ICA webinar recap: a seasoned caterer's secrets for beating burnout

After two years of survival mode, catering companies were hit with one of the busiest wedding seasons in recent memory. While a jam-packed schedule may seem like a blessing after all the industry has been through, it’s not without its drawbacks. Companies that take on too much, too fast risk wearing out their employees — and themselves.

And although the peak wedding season is now behind us, the holiday events season and a busy 2022 are just around the corner. So how can you prepare for the next time you're swamped?

In a recent webinar with the International Caterer Association, we spoke with Tony Santos, Executive Chef & owner of Tony Caters, and a number of other industry experts to discuss how they combated burnout during one of the most challenging seasons to date. Here are a few of the top takeaways.

  1. Identify your core team & train up supplemental staff
  2. Build out & refine your on-call roster
  3. Have an always-on recruiting mindset
  4. Offer competitive compensation
  5. Get detailed with training materials
  6. Show support & appreciation

1. Identify your core team & train up supplemental staff

At the height of the COVID-19 pandemic, Santos had to furlough his entire team. But as soon as business started picking up again, he quickly began reassembling an all-star lineup.

“We definitely used it as a chance to bring back the staff that we really wanted… it gave us a chance to have a more dialed-in roster of our own staff,” Santos said.

With a core group of high performers in house to lead operations and take on the more specialized tasks, he began building out his bench by recruiting and adding Instawork Professionals to his roster.

“When we get into the busy season, we never can get it done with our in-house staff [alone], so the Instawork partnership’s been great for us to be able to flex up like that.” 

-Tony Santos, Executive Chef & owner of Tony Caters

“There's so much infrastructure with Instawork… I love the fact that there's dynamic pricing and flexibility,” Santos added.

One of the ways he’s been able to help Instawork Pros immediately add value is by starting them out in support roles and moving them up over time. 

“And if someone just surprises you in the right direction halfway through the event, we're definitely shuffling them around” to more high-skilled positions, Santos added.

2. Build out & refine your on-call roster

One of the biggest game-changers for Tony Caters? Instawork’s roster feature, which allows you to create a pool of your favorite Instawork Pros to call on anytime you need. They’ve been making sure to pad their lineup with extra staffers for added assurance.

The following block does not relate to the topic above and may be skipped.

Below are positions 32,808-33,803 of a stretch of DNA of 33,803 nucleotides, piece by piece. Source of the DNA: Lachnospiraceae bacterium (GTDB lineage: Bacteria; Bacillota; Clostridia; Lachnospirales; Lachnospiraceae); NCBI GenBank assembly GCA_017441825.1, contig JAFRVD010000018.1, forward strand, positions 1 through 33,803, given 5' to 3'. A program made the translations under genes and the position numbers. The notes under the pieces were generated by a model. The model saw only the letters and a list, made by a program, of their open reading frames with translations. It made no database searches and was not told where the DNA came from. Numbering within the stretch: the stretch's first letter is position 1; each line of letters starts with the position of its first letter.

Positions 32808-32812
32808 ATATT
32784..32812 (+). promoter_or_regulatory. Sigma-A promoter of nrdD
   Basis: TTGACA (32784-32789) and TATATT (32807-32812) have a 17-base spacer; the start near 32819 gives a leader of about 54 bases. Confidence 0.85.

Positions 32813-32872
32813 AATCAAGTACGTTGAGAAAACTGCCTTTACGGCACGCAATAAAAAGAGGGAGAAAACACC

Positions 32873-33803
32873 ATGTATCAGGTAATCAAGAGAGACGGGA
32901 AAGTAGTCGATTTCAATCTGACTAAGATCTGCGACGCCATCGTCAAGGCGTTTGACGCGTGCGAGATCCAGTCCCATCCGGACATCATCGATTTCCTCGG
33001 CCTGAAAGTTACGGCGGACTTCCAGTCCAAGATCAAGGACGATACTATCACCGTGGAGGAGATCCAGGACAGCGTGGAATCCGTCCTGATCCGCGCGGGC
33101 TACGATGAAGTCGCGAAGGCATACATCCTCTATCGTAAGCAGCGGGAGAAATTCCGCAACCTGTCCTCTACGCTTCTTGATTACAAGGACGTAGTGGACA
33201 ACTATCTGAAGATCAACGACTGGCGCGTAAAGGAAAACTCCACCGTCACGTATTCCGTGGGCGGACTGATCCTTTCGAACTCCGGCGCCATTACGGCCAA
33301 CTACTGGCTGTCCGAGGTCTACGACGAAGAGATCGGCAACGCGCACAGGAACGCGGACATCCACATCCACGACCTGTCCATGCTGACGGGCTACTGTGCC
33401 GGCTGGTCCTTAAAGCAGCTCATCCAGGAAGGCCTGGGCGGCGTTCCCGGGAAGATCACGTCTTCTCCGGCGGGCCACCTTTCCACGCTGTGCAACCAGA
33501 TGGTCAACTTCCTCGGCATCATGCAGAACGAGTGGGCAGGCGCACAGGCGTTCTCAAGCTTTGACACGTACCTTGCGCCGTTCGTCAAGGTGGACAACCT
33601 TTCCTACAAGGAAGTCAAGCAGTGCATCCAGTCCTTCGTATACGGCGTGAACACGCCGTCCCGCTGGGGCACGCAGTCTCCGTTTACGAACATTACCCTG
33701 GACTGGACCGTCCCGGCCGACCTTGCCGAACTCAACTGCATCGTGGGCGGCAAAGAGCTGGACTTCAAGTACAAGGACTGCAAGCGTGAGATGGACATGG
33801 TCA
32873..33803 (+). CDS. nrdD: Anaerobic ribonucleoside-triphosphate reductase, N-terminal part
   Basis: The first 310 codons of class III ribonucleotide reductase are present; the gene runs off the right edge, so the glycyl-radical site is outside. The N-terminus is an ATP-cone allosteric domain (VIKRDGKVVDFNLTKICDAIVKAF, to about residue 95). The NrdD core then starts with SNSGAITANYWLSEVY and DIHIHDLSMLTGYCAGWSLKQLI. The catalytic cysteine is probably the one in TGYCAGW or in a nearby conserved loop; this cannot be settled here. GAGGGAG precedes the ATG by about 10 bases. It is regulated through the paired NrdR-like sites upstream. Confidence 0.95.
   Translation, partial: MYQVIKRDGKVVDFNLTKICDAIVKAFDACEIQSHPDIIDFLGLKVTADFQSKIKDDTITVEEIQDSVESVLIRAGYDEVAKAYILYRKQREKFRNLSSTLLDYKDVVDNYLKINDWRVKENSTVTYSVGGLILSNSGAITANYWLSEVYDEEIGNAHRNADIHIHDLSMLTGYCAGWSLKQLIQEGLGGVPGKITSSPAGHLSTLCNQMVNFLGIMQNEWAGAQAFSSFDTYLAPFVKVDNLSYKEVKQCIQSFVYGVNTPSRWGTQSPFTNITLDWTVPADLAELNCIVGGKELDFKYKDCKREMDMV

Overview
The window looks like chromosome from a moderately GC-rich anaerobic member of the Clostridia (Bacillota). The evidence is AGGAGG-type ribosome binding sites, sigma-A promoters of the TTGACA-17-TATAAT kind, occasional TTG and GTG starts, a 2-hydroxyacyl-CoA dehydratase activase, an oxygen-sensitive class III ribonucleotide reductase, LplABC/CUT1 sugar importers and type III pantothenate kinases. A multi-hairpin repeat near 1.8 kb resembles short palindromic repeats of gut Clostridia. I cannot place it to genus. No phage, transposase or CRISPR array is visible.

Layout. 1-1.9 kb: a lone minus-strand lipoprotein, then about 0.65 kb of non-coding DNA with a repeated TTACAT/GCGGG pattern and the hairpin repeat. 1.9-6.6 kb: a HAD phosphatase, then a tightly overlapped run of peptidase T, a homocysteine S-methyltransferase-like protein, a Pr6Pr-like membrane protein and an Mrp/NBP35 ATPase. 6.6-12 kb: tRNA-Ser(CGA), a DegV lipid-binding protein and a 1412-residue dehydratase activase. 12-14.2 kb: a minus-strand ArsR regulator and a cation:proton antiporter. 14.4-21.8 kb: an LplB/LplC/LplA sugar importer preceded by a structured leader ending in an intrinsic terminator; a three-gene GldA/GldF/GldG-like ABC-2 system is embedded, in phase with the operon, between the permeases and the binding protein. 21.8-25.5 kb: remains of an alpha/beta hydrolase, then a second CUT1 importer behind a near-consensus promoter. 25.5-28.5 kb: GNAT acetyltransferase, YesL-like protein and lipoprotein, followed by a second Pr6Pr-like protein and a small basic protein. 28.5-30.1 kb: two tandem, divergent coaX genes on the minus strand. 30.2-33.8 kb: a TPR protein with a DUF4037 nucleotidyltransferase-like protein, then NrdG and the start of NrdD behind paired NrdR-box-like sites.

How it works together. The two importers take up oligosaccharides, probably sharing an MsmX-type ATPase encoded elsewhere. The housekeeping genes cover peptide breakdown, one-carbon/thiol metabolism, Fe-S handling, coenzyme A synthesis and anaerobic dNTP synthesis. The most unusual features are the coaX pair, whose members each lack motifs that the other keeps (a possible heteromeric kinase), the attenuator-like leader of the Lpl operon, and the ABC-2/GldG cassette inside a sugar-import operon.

“We have 100 or so people on our roster, we've cast a pretty wide net,” Santos said. “It's all part of good client service in the long game, and I think it's worth it right now.”

After all, it’s better to have them and not need them than to need them and not have them — especially since there’s no fee if you cancel more than 24 hours in advance.

Austin-based catering company PEJ Events has been taking a similar approach, adding nearly all high-performing Instawork Pros to their roster.

“It's definitely been an easier way for us to staff our events, to find those people for busy weekends," said David from PEJ Events. We know that we're getting people that have seen our events before and are familiar with our team.”

“We have a group of about 25 of our own staff, and then our Instawork roster is about 40… if I combine those, we're actually at a bigger roster than we were pre-COVID, which has been great because our wedding business is off the charts right now.”

- PEJ Events (Austin, TX)

Santos and his team have been taking the time to cultivate their roster during their weekly production meetings.

“When we have the bigger events where we've had a lot of Instaworkers, we're always talking about how well they did [and] if we want to add certain people on the roster,” he explained.

This is critical to making sure that you don’t let any star workers slip through the cracks, Santos said. 

“We had [someone] who had no gig experience with Instawork, [but] he was amazing. He had tons of experience, he just didn't have tons of Instawork experience,” he shared. “So he's like the number one on our roster, great guy to work with.”

3. Have an always-on recruiting mindset

With a serious shortage of hospitality workers in today’s market, companies need to think about recruitment as an ongoing initiative — not just a to-do list item to be crossed off. As business ramps up and headcount fluctuates, companies that haven't spent enough time hiring risk overwhelming their staff, and maybe even needing to turn down opportunities.

Santos’s team has been putting the call out for employees in all sorts of ways, from the standard — online job boards, recruiting at college campuses and hospitality schools — to the more creative.